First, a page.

GMO food: Nigerians beware of misleading activism, By Edel-Quinn Agbaegbu

Posted by News Express | 9 May 2017 | 2,369 times

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•GMO corn.

It has been globally recognised that the need for food security and improved agricultural system are paramount. The Sustainable Development Goals (SDGs) further reaffirms this with its second goal which seeks to end hunger, achieve food security and improved nutrition and promote sustainable agriculture. Since early 1900s, about 75 per cent of crop diversity has been lost from farmers’ fields. Fortunately, a good use of agricultural biodiversity can contribute to enhanced nutrition, better livelihoods for farming communities and more resilient and sustainable farming systems.

For Nigeria to be food sufficient, we must underscore the need for modern and climate-smart agricultural practices. The agricultural policy of the current administration – ‘The Green Alternative’ - emphasises on food security as one of the four thrusts, and recognises that agriculture is key to long-term economic growth and security. There is no doubt that the lack of food security is an underlining cause for some of the greatest challenges we face in the country today, such as the conflict between farmers and herdsmen.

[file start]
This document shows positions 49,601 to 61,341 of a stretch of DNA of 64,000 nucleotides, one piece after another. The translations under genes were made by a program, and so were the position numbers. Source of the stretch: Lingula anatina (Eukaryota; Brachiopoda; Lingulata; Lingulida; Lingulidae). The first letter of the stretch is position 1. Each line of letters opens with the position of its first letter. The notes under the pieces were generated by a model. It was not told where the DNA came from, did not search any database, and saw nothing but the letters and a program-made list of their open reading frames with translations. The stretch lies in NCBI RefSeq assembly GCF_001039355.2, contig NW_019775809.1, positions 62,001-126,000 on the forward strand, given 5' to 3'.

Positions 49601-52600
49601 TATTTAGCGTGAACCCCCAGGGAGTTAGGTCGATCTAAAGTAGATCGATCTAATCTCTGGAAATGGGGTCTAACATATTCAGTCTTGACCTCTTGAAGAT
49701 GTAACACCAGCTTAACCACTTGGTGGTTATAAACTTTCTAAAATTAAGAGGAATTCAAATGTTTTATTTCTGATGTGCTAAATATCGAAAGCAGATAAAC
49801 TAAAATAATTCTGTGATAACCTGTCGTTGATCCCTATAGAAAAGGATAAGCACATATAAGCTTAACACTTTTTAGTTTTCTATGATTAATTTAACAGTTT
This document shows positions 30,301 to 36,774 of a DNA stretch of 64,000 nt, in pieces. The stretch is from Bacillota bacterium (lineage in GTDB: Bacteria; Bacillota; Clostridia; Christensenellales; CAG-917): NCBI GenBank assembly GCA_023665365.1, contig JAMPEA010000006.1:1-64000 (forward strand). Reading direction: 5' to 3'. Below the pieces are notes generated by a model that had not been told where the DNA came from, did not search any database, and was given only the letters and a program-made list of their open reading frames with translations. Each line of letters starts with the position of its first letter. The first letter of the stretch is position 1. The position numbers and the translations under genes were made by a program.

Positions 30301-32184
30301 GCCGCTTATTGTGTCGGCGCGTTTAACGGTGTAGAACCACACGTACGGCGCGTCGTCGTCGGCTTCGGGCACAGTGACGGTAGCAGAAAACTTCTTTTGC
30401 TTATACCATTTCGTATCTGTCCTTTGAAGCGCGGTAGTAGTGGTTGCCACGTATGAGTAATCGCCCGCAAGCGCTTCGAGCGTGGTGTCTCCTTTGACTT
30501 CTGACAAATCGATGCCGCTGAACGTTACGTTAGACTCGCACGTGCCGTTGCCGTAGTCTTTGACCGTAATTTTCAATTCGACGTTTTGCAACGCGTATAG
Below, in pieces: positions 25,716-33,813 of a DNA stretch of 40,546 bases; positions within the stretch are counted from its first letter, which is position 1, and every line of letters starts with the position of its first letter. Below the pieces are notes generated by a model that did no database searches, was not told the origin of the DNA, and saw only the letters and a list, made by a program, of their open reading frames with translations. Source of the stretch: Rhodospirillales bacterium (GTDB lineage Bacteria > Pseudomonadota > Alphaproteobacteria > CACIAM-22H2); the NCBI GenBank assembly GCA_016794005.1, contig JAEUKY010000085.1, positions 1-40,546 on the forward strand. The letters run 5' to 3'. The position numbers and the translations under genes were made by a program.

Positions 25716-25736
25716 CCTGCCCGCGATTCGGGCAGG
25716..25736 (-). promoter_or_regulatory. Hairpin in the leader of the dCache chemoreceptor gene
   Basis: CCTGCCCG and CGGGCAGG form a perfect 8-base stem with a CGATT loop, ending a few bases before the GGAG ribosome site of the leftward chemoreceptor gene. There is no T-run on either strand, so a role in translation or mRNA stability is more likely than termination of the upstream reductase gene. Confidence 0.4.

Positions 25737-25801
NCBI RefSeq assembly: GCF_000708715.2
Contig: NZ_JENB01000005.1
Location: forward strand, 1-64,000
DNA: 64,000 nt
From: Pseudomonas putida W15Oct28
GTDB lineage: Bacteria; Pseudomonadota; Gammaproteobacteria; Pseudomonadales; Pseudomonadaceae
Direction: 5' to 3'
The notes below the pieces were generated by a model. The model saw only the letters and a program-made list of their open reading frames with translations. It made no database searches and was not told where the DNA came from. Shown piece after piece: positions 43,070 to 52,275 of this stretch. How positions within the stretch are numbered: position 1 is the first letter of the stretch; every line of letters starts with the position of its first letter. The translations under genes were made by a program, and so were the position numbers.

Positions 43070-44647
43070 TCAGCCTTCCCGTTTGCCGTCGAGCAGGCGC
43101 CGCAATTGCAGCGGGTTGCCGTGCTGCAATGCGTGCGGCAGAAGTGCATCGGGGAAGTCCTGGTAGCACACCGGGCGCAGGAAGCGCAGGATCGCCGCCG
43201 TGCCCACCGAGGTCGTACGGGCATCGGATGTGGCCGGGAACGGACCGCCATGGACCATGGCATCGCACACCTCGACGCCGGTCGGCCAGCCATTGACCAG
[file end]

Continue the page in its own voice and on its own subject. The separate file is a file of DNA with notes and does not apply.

In her speech on November 10, 2016, former Minister of Environment, Amina J Mohammed, stated that the Federal Government will welcome technology that will provide safe and adequate food for Nigerians, in furtherance to its commitment to zero hunger, hence the signing of the historic Paris Agreement by the President and the establishment of the National Bio-safety Management Agency (NBMA) to enable Nigerians benefit maximally from the practice of safe modern biotechnology.  Prof Lucy Ogbadu rightly commented that by having a bio-safety law in place, Nigeria has commenced a silent revolution  

Modern biotechnology is a tool in addressing challenges that have been difficult to resolve, using conventional approach, particularly in the improvement of agriculture, medicine, industrial growth and enhancing environmental sustainability. For instance, a year after the genetically modified friendly Aedes mosquitoes were launched in Piracicaba, Brazil, the Epidemiologic Surveillance service released new data which showed a 91 per cent reduction in Dengue fever cases in the CECAP/EI Dorado district. The latest data round-up also reports zero cases of Zika and Chikungunya in CECAP/Eldorado. It is science that rules the world and Nigeria cannot afford to be isolated from the trend.

Scientific and regulatory agencies around the world have repeatedly and consistently found crops and foods improved through biotechnology to be as safe as (if not safer than) those derived from any other method of production. There has never been a single confirmed case of a negative health outcome for humans or animals from their consumption. Their environmental impacts have been shown repeatedly to be less damaging to the environment, and a boon to global biodiversity.